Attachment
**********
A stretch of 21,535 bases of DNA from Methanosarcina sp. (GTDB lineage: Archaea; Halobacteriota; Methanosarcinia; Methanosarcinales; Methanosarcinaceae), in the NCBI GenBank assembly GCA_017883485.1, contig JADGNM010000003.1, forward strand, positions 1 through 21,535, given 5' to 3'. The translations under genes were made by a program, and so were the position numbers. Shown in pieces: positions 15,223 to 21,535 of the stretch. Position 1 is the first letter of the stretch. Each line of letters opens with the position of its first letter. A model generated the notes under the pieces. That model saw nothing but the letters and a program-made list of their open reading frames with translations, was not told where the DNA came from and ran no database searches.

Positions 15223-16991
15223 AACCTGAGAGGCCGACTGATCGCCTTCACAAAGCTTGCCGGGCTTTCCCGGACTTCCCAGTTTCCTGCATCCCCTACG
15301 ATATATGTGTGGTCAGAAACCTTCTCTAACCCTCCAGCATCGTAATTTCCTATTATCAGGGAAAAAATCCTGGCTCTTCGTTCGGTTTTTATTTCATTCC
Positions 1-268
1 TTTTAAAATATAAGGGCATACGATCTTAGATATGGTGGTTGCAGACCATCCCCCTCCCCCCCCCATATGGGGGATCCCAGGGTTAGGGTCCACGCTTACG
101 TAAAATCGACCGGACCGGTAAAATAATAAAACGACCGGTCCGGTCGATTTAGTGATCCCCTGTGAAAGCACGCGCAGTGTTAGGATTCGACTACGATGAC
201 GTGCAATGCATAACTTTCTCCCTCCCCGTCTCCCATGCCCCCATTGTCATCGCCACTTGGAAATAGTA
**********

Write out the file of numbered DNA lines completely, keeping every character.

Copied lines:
A stretch of 21,535 bases of DNA from Methanosarcina sp. (GTDB lineage: Archaea; Halobacteriota; Methanosarcinia; Methanosarcinales; Methanosarcinaceae), in the NCBI GenBank assembly GCA_017883485.1, contig JADGNM010000003.1, forward strand, positions 1 through 21,535, given 5' to 3'. The translations under genes were made by a program, and so were the position numbers. Shown in pieces: positions 15,223 to 21,535 of the stretch. Position 1 is the first letter of the stretch. Each line of letters opens with the position of its first letter. A model generated the notes under the pieces. That model saw nothing but the letters and a program-made list of their open reading frames with translations, was not told where the DNA came from and ran no database searches.

Positions 15223-16991
15223 AACCTGAGAGGCCGACTGATCGCCTTCACAAAGCTTGCCGGGCTTTCCCGGACTTCCCAGTTTCCTGCATCCCCTACG
15301 ATATATGTGTGGTCAGAAACCTTCTCTAACCCTCCAGCATCGTAATTTCCTATTATCAGGGAAAAAATCCTGGCTCTTCGTTCGGTTTTTATTTCATTCC
Positions 1-268
1 TTTTAAAATATAAGGGCATACGATCTTAGATATGGTGGTTGCAGACCATCCCCCTCCCCCCCCCATATGGGGGATCCCAGGGTTAGGGTCCACGCTTACG
101 TAAAATCGACCGGACCGGTAAAATAATAAAACGACCGGTCCGGTCGATTTAGTGATCCCCTGTGAAAGCACGCGCAGTGTTAGGATTCGACTACGATGAC
201 GTGCAATGCATAACTTTCTCCCTCCCCGTCTCCCATGCCCCCATTGTCATCGCCACTTGGAAATAGTA